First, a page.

Is Willy Loman In "Death of a Salesman" crazy?Is Willy Loman In "Death of a Salesman" crazy?
Willy is not "crazy" as in "insane" but he is one of the most washed-out, non-affirmative characters around. He is unable to take control of anything and seems to be a victim of life itself. Between the precarity of his job and his family obligations, Willy is held in stalemate.
At first Willy thinks looking smart or positive thinking is the key to success. He truly believes that a little "luck and pluck" Horatio Alger style will bring him clients and contracts. As his short quips in the dialogue portray, Willy is looking for a magic formula, a foolproof recipe, a quick fix to resolve his problems - but to no avail.
Ironically, his suicide at the end of the story (in hopes of procuring insurance money for his family) is the only time Willy Loman ever manages to assert himself. Athough he has been a failure as a parent, husband and businessman, he manages to "provide" for his family.
Was Willy really that desperate or had his life simply become a humiliation? Even his death is an anitclimax (it isn't even portrayed, but just alluded to); life goes on for his wife and sons, and finally they are better off (at least financially) without him.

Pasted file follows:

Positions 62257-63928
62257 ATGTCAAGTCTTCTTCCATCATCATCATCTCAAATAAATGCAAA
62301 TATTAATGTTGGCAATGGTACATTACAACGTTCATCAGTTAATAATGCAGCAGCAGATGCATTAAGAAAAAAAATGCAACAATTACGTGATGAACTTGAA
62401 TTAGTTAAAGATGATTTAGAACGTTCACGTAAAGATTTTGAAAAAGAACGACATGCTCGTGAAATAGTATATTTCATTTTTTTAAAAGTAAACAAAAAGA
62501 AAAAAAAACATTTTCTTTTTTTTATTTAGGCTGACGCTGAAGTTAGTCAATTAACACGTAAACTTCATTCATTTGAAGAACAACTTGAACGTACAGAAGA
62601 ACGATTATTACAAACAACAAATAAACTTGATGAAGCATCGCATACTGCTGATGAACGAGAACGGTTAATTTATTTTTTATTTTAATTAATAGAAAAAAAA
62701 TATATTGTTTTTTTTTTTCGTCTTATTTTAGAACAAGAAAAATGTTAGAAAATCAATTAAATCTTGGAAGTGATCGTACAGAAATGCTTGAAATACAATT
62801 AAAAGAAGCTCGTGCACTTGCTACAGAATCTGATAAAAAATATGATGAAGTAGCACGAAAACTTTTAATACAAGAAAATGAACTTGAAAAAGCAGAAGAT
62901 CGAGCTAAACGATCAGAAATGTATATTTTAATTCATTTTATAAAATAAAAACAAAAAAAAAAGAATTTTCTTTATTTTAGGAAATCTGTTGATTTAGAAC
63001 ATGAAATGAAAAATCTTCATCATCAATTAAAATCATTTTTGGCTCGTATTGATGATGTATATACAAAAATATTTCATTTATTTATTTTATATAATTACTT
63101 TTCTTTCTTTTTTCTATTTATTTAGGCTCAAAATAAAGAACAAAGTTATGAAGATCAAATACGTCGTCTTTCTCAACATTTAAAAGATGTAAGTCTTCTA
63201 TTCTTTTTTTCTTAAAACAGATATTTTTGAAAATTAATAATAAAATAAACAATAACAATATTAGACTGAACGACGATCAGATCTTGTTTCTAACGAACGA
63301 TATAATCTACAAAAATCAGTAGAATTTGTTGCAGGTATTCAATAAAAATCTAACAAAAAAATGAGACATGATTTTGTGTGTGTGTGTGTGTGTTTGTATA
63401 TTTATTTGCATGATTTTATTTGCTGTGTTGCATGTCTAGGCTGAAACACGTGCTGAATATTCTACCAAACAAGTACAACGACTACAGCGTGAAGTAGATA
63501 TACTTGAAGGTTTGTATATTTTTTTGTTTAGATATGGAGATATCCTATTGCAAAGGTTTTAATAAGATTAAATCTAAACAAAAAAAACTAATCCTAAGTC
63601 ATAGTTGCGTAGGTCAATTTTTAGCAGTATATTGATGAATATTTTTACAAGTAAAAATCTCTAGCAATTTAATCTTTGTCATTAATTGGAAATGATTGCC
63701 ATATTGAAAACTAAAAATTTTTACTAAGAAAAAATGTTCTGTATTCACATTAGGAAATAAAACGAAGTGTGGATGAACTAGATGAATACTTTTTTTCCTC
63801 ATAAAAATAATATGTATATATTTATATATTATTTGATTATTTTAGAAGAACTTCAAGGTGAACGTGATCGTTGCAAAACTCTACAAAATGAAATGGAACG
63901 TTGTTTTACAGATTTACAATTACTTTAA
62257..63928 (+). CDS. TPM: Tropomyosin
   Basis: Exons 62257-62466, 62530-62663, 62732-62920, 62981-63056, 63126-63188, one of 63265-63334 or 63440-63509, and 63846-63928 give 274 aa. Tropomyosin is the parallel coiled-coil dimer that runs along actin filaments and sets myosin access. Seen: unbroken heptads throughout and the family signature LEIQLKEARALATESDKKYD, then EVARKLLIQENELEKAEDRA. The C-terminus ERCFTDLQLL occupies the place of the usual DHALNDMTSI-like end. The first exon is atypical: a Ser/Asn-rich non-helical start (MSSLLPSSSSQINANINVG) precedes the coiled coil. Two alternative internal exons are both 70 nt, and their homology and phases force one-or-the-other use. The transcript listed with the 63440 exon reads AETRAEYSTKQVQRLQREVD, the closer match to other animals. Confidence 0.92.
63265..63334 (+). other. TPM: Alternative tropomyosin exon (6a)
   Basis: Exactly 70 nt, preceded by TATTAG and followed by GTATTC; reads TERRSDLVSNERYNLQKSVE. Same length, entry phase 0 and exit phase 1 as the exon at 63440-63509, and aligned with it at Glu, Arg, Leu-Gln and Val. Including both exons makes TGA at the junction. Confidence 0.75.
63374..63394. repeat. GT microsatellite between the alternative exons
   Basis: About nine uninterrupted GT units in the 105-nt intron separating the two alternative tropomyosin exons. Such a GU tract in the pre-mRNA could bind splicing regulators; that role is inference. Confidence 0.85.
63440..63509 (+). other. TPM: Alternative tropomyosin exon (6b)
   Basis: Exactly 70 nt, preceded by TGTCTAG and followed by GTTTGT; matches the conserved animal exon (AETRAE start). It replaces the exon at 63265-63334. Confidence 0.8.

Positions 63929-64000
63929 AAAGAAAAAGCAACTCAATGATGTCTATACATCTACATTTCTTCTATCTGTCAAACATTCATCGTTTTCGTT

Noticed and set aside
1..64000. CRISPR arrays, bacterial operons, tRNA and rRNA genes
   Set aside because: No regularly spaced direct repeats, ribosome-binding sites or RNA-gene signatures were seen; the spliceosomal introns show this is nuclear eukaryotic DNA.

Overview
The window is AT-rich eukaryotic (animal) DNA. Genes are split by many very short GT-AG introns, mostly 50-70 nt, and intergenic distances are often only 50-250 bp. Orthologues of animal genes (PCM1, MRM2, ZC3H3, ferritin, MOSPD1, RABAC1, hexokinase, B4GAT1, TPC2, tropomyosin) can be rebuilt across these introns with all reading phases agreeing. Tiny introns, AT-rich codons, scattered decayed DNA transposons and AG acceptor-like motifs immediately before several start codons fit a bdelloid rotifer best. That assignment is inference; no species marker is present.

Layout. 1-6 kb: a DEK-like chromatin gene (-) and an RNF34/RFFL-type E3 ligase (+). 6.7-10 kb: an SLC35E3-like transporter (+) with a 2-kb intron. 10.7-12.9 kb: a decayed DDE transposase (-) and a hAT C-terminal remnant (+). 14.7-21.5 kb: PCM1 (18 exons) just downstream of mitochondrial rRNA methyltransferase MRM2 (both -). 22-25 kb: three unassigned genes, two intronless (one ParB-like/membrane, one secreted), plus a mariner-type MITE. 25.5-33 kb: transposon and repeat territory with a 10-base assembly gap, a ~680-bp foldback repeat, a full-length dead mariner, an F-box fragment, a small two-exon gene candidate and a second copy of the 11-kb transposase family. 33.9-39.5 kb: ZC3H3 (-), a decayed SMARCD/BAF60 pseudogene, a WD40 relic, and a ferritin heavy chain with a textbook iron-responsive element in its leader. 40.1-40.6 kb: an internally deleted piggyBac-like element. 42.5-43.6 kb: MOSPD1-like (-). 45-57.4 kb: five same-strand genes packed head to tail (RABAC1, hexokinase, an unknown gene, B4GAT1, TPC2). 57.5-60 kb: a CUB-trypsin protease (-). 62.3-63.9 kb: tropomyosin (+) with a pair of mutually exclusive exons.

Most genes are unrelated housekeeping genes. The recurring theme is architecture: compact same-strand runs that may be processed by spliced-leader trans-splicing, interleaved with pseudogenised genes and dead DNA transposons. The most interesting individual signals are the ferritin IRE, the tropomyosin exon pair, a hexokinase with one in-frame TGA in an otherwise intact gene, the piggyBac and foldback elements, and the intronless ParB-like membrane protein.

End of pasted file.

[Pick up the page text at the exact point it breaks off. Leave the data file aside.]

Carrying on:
"Crazy" is a word that doesn't have a specific meaning. He certainly is surrounded by illusions, but some of this is Miller's techniques of wandering back and forth in time. He talks with a brother who isn't there, but this is Miller's way of letting us enter into mind, something like the use that Shakespeare makes of the soliloquy. He has deluded himself into believing that economic success is the measure of a man's meaning, and that this success somehow depends on being "well liked" --- something we suspect that Willie never was. None of this makes him crazy by any definition that I can imagine.
And I don't think that his family received any insurance money after his death. Insurance policies don't pay on suicides, and it would not be all that difficult for an insurance company to demonstrate that Willie's death was no accident.
It becomes difficult to label Willy as "crazy", particularly because of the subjective nature of the word. Throughout Death of a Salesman, Willy Loman begins to come to terms with the reality of his life; his son, Biff, resents him for cheating on Biff's mother; his brother, Ben, passed away years ago after making a significant fortune in the jungle; his boss, coworkers, and clients no longer respect him. Willy isn't "crazy" in the traditional sense, though he certainly does find himself in the midst of a nervous breakdown. His talking to himself and his family when they aren't around certainly suggests an unhealthy mental state, and Arthur Miller's unique stylistic choices--such as utilizing flashbacks while merging them to the 'present' tense--certainly highlights this mental unease. Yet, these traits of Death of a Salesman simply show Willy's mental unraveling. He is not "crazy", but only coming to the realization of the reality of his life, just as Biff begins to realize who he is throughout the play. It is a play about "waking up", per se, to the realization that the American Dream that he (Willy, Biff, Happy) is flawed.